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Roubini on Greece’s Impending Default Crisis

Roubini on Greece’s Impending Default Crisis 

Courtesy of Shocked Investor

Greece, Kos Island, ruins of stadium at archeological site

The markets are falling hard – again – in great part due to the impending Greece default/bailout.

Nouriel Roubini, Dr. Doom, wrote a piece on Forbes magazine in which he says the credibility of the euro and European institutional arrangements is on the line.

At their Jan. 18, 2009, meeting, eurozone finance ministers kept pressure on Greece to fulfill its commitment to cut its budget deficit below 3% of gross domestic product by 2012. In February the eurozone finance ministers will more fully evaluate the country’s spending plans and recommend a timetable for Greece to trim its deficit, estimated at close to 13% of GDP in 2009.

Since the eurozone is a monetary union with a no-bailout clause rather than a political or fiscal union with the associated fiscal federalism, budget cuts to contain the explosion of Greek public debt are urgently needed. In 2010 a sustainable fiscal adjustment must be delivered to restore policy credibility, market confidence and ECB/EU member-state solidarity.

Roubini says that the current and latest default crisis was triggered by three coinciding events:

1. Greece’s sharp budget deficit revisions from as low as 3.7% of GDP to 12.7% in October,
2. the announcement of the beginning of the ECB’s exit strategies,
3. the Dubai default

While in March spreads were broadly driven by a common systemic risk factor, the latest spike bringing Greek yields and CDS spreads to new highs is mostly a country-specific story, brought to light by a change of government and the revelation of far larger budget deficits than previously known and a severe cyclical and structural deterioration in public finances. In tackling the deficit, Greece faces a Hobson’s Choice: whether to accept social pain with financial and economic stability, or instability. Whatever it chooses, Greece will face economic pain and difficult socio-political fallout. Deep spending cuts or tax hikes, which comprise the bulk of Greece’s current plan, will curb or even derail recovery, perhaps inciting social unrest. But if the debt becomes un-financeable in the primary market or if Greece elects to exit the euro and devalue and re-denominate its liabilities (a la Argentina), this could render its banking system insolvent and tip it into economic and financial isolation and decline, also with dire socio-political consequences.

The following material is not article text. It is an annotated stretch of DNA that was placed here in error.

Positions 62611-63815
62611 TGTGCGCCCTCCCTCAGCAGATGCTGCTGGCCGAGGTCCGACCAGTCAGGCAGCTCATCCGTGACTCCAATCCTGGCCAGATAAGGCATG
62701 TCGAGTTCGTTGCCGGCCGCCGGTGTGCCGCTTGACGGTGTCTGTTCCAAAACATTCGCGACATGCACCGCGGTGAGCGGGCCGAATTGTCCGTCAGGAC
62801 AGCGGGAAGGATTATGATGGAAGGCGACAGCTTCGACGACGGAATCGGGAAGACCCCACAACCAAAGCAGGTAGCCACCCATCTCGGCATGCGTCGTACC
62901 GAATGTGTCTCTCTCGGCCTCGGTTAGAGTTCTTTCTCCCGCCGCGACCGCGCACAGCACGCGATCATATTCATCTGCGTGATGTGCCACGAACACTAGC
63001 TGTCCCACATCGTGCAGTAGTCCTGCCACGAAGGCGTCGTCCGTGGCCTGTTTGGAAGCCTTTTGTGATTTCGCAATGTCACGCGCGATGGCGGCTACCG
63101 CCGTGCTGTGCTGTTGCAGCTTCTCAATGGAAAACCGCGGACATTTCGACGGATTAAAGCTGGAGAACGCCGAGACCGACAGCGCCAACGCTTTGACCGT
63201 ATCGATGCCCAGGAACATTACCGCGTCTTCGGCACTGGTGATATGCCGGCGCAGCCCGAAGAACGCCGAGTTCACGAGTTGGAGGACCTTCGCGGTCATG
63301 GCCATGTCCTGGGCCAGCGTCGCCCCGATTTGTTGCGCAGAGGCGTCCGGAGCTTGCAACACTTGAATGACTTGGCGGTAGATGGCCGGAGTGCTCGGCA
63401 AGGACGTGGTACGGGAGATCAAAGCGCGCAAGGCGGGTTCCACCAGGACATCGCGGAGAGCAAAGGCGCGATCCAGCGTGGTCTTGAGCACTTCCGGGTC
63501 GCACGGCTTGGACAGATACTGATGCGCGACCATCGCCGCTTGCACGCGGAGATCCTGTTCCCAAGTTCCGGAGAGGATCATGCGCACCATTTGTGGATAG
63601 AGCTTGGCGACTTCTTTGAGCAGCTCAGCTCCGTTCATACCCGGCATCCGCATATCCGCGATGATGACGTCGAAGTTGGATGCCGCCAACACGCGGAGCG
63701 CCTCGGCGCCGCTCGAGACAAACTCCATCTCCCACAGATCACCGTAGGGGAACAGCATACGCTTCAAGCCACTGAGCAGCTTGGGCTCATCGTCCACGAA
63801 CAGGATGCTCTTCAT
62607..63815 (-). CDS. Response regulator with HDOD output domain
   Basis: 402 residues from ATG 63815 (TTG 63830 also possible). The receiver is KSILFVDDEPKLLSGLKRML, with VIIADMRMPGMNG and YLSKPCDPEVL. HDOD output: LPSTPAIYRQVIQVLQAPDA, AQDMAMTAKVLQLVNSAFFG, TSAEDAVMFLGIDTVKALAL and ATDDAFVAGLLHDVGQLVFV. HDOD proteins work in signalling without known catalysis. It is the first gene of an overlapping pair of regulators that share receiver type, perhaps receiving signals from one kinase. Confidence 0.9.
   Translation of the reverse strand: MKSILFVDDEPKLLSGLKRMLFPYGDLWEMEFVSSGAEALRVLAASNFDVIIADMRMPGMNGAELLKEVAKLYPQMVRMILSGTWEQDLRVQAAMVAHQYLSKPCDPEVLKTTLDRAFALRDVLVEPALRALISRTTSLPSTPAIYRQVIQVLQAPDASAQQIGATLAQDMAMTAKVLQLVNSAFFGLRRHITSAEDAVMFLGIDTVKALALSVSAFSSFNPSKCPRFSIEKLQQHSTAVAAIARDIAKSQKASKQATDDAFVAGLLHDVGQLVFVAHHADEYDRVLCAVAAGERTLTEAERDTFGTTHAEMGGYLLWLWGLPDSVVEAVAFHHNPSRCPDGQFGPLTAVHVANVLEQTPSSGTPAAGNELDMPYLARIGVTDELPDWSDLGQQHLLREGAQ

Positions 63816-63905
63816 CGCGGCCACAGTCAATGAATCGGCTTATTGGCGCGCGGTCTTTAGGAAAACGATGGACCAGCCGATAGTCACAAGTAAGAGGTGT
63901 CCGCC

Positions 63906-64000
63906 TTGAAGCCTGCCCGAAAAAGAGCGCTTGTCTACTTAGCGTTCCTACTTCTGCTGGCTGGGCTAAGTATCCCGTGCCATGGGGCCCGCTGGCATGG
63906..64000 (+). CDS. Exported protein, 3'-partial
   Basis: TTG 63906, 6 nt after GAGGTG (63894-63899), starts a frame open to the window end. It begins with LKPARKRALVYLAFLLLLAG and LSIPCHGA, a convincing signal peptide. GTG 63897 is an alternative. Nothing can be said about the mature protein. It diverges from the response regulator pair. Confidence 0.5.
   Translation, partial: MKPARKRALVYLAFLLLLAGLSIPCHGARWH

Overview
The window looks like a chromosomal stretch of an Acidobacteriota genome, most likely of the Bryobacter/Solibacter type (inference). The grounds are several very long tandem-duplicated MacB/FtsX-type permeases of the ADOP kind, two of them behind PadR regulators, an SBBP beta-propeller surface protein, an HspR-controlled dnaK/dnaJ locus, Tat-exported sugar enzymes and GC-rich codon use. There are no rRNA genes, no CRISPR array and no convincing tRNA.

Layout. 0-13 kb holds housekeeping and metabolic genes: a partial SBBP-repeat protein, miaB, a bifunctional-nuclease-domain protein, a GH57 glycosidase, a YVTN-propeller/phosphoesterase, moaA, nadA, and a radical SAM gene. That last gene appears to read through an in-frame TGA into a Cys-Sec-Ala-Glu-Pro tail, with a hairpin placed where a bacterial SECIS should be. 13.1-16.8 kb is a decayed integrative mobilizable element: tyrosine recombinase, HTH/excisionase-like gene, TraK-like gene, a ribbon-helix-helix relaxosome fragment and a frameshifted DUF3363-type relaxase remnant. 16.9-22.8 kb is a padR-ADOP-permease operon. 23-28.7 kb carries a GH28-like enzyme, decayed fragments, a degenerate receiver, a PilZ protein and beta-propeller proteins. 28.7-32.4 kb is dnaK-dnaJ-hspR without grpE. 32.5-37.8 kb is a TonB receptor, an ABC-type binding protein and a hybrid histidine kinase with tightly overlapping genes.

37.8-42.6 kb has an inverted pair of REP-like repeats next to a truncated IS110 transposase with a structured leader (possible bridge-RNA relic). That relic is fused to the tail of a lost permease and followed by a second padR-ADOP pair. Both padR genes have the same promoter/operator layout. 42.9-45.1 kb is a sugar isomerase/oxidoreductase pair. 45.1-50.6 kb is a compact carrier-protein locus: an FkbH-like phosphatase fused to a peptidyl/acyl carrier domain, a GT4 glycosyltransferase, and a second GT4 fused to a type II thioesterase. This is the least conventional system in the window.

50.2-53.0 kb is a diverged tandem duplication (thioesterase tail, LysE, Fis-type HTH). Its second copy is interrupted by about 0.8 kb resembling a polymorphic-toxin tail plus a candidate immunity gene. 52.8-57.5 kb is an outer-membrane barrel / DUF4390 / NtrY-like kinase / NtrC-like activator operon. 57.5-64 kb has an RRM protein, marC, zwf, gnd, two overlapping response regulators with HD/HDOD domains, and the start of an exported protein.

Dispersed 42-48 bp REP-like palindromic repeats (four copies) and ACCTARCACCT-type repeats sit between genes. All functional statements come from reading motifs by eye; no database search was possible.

While a buyers’ strike has been averted for now with Greece’s successful auction of five-year government debt at 6.2%, the additional yield investors requested was substantial. The possibility of a buyers’ strike in the primary market in the future may further test Greece’s political commitment to fiscal adjustment and economic stability, as demanded by its treaty obligations and the strictures of a currency union.

Going forward, once Greece has delivered what the EU Commission, ratings agencies and stakeholders in the markets judge to be an adequate pound of flesh, we expect the ECB to take on a more constructive stance, especially in view of the stricter collateral requirements that will be put in place by the end of 2010. The risks of not doing so would entail a judgment that Greece could, in theory, be surgically removed from the eurozone without starting a domino effect in other countries with high or escalating public debt burdens, some of which are far larger economies and hence could have an impact on the regional and global financial and economic systems. Alternatively, a sovereign upgrade to A- by two ratings agencies after the budget effort meets approval could also be part of the solution.

The endgame

Old windmill in Greece

Roubini expects "the extraction of a pound of flesh and a bit of a fiscal compromise that together restore debt sustainability." He states that will require a combination of further sharp fiscal adjustment, like Ireland and a signal of support from the ECB. In response, CDS spreads will peak, and improved signals from the ratings agencies will bring cash bond yield spreads back down to earth.

Over the longer term, of course, there is no alternative to tackling the competitiveness deficit in Greece and in other member countries as well.

Source:  The Greece Dilemma, Forbes, by Nouriel Roubini and Elisa Parisi-Capone.

 

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